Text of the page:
THE regions east and south of the Dead Sea have been the last portions of Palestine to be explored. Among the few who have ventured as far south as Petra are Burckhardt in 1812, Irby and Mangles in 1818, Laborde in 1830, Robinson in 1838, Palmer in 1870, E. L. Wilson in 1882, Brünnow in 1896, Sir Charles Wilson in 1898, and an occasional missionary of late. Travel in these parts has hitherto been difficult and unsafe, owing on the one hand to the opposition of the Turkish government, which does not favour foreigners’ running so great a risk, and on the other to the wild Bedouin themselves, who usually plunder those who undertake to make the expedition. Accordingly Moab, especially Edom and the northeastern portion of the peninsula of Sinai, still awaits careful exploration ; but now, inasmuch as the sultan has firmly established himself at Kerak, Tafile, Shobek, and Ma’an, the danger has much decreased.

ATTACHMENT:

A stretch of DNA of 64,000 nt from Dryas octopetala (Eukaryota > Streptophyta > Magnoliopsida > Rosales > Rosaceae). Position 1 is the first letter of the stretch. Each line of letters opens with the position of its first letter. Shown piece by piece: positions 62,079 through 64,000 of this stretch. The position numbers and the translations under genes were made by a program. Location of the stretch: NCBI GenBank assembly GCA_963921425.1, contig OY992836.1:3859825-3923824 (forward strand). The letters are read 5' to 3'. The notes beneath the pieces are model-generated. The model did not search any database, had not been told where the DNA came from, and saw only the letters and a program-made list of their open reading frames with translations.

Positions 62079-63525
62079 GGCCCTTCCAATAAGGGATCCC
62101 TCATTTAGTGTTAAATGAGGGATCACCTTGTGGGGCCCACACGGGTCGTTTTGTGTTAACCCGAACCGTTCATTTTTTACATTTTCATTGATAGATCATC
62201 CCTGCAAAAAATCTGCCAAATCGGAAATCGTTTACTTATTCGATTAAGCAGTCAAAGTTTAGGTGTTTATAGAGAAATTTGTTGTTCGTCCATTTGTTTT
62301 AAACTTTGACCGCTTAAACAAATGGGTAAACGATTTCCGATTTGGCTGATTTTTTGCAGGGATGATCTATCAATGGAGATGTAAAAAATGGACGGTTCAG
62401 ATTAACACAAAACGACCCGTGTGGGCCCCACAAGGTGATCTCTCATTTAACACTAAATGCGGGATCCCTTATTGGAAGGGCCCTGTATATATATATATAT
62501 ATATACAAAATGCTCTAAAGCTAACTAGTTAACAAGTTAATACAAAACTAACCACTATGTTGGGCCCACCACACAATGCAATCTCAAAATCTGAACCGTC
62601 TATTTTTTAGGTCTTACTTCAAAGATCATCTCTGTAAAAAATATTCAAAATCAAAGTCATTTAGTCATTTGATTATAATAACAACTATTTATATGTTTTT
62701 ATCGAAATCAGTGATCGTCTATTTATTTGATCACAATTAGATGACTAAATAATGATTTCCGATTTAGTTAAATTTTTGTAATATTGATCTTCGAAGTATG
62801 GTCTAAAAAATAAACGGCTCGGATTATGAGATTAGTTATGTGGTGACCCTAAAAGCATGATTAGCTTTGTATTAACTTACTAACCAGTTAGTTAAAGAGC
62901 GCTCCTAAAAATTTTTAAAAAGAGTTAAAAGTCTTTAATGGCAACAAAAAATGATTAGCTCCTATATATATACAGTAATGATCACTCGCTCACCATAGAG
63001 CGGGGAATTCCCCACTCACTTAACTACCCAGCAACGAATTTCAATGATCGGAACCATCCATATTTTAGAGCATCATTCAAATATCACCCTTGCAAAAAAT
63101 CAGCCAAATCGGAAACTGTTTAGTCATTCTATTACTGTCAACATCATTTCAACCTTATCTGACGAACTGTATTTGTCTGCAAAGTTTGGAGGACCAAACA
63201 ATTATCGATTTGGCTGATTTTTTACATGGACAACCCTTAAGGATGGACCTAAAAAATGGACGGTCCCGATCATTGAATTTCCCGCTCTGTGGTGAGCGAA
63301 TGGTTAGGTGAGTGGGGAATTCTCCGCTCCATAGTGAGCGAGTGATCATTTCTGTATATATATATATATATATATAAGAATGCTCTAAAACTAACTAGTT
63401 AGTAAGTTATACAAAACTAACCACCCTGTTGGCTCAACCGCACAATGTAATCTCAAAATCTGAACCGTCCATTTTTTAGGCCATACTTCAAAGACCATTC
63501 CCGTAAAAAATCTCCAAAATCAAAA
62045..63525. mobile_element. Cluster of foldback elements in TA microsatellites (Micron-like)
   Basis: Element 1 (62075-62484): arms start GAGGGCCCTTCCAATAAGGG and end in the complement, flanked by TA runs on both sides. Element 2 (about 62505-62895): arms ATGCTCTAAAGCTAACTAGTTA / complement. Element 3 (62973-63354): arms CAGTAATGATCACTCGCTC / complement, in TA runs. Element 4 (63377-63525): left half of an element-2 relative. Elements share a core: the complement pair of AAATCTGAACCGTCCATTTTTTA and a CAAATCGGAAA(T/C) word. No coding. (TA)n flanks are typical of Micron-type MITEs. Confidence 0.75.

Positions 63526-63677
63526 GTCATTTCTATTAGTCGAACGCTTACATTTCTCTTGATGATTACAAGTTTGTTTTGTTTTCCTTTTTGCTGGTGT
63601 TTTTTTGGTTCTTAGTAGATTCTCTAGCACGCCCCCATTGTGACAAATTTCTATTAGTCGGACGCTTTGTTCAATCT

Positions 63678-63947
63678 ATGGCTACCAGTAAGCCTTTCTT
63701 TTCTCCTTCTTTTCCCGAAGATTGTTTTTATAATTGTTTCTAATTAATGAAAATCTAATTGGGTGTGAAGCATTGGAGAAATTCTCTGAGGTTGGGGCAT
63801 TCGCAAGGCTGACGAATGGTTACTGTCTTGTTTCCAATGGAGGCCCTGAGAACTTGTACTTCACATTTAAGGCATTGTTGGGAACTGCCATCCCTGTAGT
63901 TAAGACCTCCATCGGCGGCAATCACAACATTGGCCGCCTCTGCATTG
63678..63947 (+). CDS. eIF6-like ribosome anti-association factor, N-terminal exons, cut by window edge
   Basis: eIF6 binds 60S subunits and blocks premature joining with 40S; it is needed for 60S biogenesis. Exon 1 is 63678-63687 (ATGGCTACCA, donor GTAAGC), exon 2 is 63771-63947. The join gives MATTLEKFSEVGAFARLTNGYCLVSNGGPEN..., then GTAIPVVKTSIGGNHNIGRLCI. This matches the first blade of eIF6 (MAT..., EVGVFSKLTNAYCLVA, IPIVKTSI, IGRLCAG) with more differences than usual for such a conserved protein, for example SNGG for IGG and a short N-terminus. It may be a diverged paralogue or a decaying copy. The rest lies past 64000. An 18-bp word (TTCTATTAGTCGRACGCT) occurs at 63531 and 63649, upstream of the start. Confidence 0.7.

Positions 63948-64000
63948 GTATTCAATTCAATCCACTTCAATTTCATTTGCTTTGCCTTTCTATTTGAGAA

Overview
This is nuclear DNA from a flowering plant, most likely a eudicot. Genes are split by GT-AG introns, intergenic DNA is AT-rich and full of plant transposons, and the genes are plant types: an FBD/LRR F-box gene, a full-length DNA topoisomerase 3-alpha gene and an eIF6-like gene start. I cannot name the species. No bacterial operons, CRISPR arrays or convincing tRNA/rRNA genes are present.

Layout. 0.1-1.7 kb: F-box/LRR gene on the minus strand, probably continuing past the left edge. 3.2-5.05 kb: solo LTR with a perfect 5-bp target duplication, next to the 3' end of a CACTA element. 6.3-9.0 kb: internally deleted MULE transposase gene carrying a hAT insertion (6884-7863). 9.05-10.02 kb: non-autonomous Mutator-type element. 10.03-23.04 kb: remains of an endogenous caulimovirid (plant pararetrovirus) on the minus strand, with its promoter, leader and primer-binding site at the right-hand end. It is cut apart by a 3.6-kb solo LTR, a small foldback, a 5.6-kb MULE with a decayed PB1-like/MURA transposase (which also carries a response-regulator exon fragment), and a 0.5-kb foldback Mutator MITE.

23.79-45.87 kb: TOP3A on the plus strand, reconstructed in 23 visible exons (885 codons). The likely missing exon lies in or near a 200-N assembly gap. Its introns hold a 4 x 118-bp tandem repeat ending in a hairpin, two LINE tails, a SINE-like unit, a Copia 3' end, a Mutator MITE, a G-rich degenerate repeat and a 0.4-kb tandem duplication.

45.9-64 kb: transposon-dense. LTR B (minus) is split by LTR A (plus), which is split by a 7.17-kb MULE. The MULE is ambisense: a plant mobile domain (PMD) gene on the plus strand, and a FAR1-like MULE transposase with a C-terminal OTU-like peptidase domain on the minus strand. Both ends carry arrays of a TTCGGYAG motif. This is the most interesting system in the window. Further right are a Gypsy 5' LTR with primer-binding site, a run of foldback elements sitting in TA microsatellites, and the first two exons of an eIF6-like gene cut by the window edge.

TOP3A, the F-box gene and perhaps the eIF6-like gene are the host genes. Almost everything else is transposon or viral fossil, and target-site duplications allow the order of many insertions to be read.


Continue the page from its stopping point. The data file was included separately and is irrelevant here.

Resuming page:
The Newly Discovered “High Place” at Petra in Edom